(March 2008) Unwanted pregnancy is often the result of a problematic attitude arising from a lack of understanding in relation to one's own body and methods of contraception.
However, it can also be the direct consequence of a failing motivation to take responsibility for oneself. Vienna's Museum of Contraception and Abortion is the first and only institution of its kind in the world. It is dedicated to addressing this common lack of knowledge and seeks to provide information to visitors in a form that can be easily understood and accepted.
According to Christian Fiala, gynecologist and founder of the museum, young people are too often left alone to deal with this problem.
"The problem is widespread. There remain far too many young people who are confronted with unwanted pregnancies. The only way out is prevention! I therefore consider it society's obligation to provide timely answers to questions that arise as sexuality becomes imminent. This includes the question: How do we best protect ourselves from the unintended consequences of our sexuality?"
Fiala considers comparable categories for which society acknowledges and accepts responsibility, such as traffic safety. The same attitude should prevail in relation to sexuality. Especially young people need and deserve effective advice and attention. It is precisely along these lines that the Museum of Contraception and Abortion provides assistance:
"This was the actual motivation behind founding the museum: How could we make sexuality more understandable to young people, without being patronizing. One year after the museum's opening, we can see that our pedagogical concept is being well received. Young people who visit the museum learn what fertility means and how an unwanted pregnancy can be prevented."
"Of course, sex education involves more than protecting against unwanted pregnancy," says Petra Milhoffer, Professor for Pedagogical and Social Sciences at the University Bremen: "Effective sex education is a form of social education as well. As such, it provides a basis for social competence and includes the readiness to take responsibility for contraception. Learning involves more than passive acceptance of what others maintain. The query- and research oriented approach of the museum encourages individual questions and an active search for solutions. Candid and graphic presentation of information is crucial."
According to Fiala, the situation in Austria today has improved compared to conditions several years ago. There are now 300 state subsidized family planning centers. The project 'Love Talks' is a state-wide, federal initiative to provide education and disseminate information in schools. However, as a teacher of sex education who initiated the 'Love Talks' initiative, Brigitte Cizek maintains that the museum has a very special role to play given that there is a shortage of counselling centers specifically available to young people. This is precisely what the museum provides.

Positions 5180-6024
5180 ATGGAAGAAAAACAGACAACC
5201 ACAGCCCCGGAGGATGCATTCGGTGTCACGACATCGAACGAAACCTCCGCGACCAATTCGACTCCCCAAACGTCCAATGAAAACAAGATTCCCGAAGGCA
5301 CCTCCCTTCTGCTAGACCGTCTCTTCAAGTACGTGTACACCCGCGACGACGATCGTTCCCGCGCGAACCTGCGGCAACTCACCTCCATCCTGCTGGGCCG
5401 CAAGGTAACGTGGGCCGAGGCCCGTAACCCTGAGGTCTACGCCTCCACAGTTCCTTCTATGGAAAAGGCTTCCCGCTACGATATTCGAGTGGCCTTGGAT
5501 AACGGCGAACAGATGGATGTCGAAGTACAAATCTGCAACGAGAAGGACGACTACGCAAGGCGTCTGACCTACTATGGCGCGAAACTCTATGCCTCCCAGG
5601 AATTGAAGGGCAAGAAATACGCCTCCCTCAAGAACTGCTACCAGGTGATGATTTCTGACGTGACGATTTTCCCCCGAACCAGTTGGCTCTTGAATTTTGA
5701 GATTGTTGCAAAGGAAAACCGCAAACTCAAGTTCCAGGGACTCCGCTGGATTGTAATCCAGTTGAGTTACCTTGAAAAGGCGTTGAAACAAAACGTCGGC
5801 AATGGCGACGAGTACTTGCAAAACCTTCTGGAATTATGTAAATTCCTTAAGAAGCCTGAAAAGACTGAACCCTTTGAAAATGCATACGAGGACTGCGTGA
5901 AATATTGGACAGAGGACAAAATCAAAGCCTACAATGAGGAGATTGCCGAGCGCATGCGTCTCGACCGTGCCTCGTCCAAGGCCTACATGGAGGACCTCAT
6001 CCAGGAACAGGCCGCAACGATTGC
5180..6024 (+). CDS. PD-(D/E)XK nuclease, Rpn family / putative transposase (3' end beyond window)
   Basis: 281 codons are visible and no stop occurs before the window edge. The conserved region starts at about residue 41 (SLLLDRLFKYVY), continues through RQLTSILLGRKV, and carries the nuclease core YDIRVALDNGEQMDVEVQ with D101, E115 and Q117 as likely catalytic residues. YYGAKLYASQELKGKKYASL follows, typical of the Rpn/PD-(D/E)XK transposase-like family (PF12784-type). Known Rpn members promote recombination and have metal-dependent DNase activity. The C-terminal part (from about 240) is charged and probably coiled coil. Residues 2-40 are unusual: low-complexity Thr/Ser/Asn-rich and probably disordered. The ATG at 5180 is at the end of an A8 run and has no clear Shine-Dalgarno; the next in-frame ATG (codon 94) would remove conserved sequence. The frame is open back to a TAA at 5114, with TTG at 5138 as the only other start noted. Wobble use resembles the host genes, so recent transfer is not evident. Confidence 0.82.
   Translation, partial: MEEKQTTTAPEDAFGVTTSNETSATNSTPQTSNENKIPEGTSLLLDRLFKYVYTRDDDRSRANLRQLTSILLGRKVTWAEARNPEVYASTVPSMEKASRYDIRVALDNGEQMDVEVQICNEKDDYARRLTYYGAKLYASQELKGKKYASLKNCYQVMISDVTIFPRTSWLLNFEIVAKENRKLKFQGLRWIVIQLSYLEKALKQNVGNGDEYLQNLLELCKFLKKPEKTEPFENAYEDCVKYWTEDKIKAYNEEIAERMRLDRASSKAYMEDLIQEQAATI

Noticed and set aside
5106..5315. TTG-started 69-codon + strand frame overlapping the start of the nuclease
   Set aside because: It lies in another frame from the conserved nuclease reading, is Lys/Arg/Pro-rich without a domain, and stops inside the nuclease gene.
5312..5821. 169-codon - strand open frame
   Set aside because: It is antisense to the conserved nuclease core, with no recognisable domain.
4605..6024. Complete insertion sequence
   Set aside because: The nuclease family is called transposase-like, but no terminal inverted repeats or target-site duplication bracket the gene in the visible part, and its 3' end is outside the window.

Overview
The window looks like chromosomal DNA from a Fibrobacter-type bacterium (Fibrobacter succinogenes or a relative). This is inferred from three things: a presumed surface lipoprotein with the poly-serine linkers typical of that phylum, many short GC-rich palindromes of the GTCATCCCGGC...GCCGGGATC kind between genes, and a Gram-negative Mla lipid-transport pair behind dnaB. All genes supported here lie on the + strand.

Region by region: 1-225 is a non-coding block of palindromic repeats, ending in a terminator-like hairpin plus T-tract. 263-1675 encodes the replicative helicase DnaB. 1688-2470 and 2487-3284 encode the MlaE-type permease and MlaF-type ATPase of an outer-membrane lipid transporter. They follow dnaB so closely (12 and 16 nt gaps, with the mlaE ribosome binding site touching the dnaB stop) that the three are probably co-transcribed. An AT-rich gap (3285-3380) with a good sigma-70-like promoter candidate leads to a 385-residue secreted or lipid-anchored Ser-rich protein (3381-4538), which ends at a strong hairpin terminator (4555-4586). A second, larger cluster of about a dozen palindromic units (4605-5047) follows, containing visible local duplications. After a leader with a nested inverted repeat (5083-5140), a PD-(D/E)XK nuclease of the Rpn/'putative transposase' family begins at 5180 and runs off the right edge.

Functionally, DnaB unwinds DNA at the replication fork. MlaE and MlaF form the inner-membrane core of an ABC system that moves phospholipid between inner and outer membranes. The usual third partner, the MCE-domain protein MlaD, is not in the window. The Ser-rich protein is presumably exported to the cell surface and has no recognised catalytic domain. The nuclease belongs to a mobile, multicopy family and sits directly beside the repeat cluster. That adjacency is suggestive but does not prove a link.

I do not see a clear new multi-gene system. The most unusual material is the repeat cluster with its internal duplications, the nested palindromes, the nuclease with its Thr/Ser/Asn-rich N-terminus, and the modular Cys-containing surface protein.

"More resources must be made available to prevent young people from simply stumbling into their sexuality. When I speak with parents, the most prevalent question concerns the appropriate age for initial sex education. I like to respond by asking parents their opinion. On the one hand, they rightly reply that the ideal time would be in response to initial questions. On the other hand, they would prefer to postpone the moment because they fear that enlightenment might result in premature sexual contact: On the contrary, studies show that the absence of sex education is directly related to premature sexual contact!"
This confirms Anna Pichler’s observations. She has guided over 2000 students through the museum since its opening and has received a very positive response. "Sex education is not about the age at which our children should be introduced to sexuality. Rather, it is about when to acknowledge and respect their individual sexual identity." Preparing for sexual responsibility and a secure knowledge of contraception go hand in hand.
The above text summarizes a press conference that took place on March 12, 2008 as organized by Peter Kielenhofer.
Further information regarding participants and their projects:
Dr. rer. Pol. Petra Milhoffer, Professor for Social Sciences and Educational Studies at the University of Bremen Literature: Petra Milhoffer: How do they feel, what do they want…. An empirical study on girls and boys on their way to puberty. Weinheim: Juventa, 2000, ISBN-10: 3779913674 Milhoffer, P.: Self-perception, Sexual Knowledge and Body-feeling in Girls and Boys aged 8-14, in: BZgA (ed.): Scientific Foundations, Part 1 - Children (series: Research and Practice in Sex Education and Family Planning, Vol. 13.1), Cologne, German Version, ISBN 3933191173; Download: http://www.sexualaufklaerung.de/index.php?docid=338 Petra Milhoffer a.o. (BZgA ed): Sexual education - going down well. A guide for schools and social education programs for children aged 8-14. (Cologne, Oct.1999). ISBN: 3-933191-25-4 Download: www.sexualaufklaerung.de/index.php?docid=342